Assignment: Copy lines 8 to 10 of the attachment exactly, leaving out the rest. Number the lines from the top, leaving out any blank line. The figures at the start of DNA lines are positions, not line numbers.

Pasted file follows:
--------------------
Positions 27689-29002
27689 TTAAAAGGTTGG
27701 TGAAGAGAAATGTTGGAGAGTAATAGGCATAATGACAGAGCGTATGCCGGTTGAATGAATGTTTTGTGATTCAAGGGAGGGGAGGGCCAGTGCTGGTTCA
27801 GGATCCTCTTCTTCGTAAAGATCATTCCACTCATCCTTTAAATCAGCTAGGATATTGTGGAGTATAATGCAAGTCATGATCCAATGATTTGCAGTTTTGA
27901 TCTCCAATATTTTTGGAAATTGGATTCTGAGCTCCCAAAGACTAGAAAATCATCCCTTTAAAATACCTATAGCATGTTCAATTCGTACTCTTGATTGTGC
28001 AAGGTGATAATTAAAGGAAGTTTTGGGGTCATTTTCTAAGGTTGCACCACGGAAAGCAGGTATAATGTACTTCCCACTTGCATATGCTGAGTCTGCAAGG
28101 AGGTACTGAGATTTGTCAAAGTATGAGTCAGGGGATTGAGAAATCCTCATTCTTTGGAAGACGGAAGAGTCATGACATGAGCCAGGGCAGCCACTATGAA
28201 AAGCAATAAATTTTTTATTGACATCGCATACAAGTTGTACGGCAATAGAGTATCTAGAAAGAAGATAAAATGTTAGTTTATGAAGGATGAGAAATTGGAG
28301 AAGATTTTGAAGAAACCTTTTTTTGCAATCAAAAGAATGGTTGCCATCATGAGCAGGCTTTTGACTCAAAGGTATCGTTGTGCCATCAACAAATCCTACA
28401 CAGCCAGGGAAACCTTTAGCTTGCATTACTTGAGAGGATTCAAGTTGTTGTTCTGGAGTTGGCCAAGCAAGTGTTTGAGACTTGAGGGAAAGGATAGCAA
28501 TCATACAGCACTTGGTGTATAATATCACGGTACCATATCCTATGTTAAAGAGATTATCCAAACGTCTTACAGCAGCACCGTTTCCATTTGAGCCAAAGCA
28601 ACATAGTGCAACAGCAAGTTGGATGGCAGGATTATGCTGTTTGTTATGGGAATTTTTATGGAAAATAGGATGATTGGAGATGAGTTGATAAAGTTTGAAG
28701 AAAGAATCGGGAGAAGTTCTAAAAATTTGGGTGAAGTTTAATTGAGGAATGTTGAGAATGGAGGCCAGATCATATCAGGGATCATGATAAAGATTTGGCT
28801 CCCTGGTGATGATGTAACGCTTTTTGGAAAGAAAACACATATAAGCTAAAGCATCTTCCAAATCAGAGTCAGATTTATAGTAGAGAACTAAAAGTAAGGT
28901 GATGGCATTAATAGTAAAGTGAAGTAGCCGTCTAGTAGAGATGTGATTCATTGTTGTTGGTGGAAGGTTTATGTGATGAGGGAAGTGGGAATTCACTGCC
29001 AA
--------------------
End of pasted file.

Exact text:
28201 AAGCAATAAATTTTTTATTGACATCGCATACAAGTTGTACGGCAATAGAGTATCTAGAAAGAAGATAAAATGTTAGTTTATGAAGGATGAGAAATTGGAG
28301 AAGATTTTGAAGAAACCTTTTTTTGCAATCAAAAGAATGGTTGCCATCATGAGCAGGCTTTTGACTCAAAGGTATCGTTGTGCCATCAACAAATCCTACA
28401 CAGCCAGGGAAACCTTTAGCTTGCATTACTTGAGAGGATTCAAGTTGTTGTTCTGGAGTTGGCCAAGCAAGTGTTTGAGACTTGAGGGAAAGGATAGCAA